Haida Culture Essay

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Haida Culture
The First Nation people who lived on the coastal bays/inlets of Haida Gwai in BC were the Haida culture. They were skilled traders and seafarers. They are known for their mostly known by their totem poles and their art work.
They all of the Haida people belonged to two social groups. The two groups were the Raven and Eagle and also known as clans or moieties. Each family of a village was an independent entity. Clan membership was matrilineal. A group contained more than 20 lineages. Members of the raven group could not marry a member from the Raven clan; they had to marry a member from the Eagle clan. This rule prevented inbreeding between the families. If a child’s mother was in the Eagle clan then that child would be part
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They had rocks with a hole in it and tied cedar bark ropes, known as the Canoe breakers. When they engaged in attack the Haida people would throw these rocks onto the enemies’ canoes. Result of this strategy destroyed the enemy’s canoes. These rocks were eighteen to twenty three kilograms. Later on other tribes lured the Haida people onshore to avoid the fight on sea. On land they fought with bows and arrows, spears, daggers, clubs, fist clubs, atlatls and later on fire arms. The warriors also had armor made from wood, hides of sea lions, elk skin and leather. They wore wooden helmets, wooden visors for the neck, wooden slat breastplate concealed under a leather tunic with their crest and a war coat made from a lot of layers of elk skin or thick hides of sea …show more content…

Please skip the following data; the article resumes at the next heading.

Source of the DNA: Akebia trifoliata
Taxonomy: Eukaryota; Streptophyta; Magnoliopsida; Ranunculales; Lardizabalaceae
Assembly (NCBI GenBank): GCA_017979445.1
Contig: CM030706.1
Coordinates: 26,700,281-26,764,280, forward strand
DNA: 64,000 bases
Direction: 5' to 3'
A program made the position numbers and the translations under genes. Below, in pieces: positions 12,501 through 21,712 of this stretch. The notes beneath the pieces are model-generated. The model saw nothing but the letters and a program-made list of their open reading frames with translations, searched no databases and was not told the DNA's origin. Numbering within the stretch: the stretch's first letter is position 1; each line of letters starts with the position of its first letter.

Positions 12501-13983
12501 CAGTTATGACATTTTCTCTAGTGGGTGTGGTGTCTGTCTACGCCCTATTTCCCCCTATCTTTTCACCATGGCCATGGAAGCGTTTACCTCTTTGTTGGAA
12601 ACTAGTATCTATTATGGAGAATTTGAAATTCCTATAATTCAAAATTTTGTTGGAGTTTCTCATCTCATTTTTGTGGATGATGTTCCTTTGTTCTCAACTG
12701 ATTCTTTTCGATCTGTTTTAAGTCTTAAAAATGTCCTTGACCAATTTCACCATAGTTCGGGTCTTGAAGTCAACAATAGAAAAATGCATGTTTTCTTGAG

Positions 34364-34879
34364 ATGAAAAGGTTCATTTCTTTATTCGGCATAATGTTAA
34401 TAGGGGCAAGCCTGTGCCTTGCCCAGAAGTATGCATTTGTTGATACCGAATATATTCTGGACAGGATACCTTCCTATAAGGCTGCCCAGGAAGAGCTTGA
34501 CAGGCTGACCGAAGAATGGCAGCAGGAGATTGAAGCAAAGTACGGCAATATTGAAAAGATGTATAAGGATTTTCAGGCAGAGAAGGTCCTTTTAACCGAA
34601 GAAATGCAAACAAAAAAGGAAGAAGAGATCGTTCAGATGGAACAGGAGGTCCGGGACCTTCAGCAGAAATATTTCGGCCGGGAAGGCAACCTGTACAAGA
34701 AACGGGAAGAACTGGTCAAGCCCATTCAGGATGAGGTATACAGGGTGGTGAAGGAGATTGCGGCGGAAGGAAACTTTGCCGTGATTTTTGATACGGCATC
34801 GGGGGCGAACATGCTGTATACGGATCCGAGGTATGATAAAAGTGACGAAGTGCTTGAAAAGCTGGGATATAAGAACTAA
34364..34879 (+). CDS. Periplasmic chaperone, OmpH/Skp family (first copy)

They also believed that the spirits were connected to any living things. Animals were seen as more intelligent than people and that the animals had the ability to change into people and vice versa. The Haida people did a ceremony called Potlatch. The chief or highly ranked men would be expected to host this ceremony. This ceremony was held to celebrate a person of the clans birth, death, weddings, to reinforce the social and economic organization and the interdependence of the clans. This would last two to three weeks. Every person who was invited to this ceremony would receive a gift according to their rank. The more gifts a person would give away the more that person was liked and honored. In the potlatches property was distributed, children was named and

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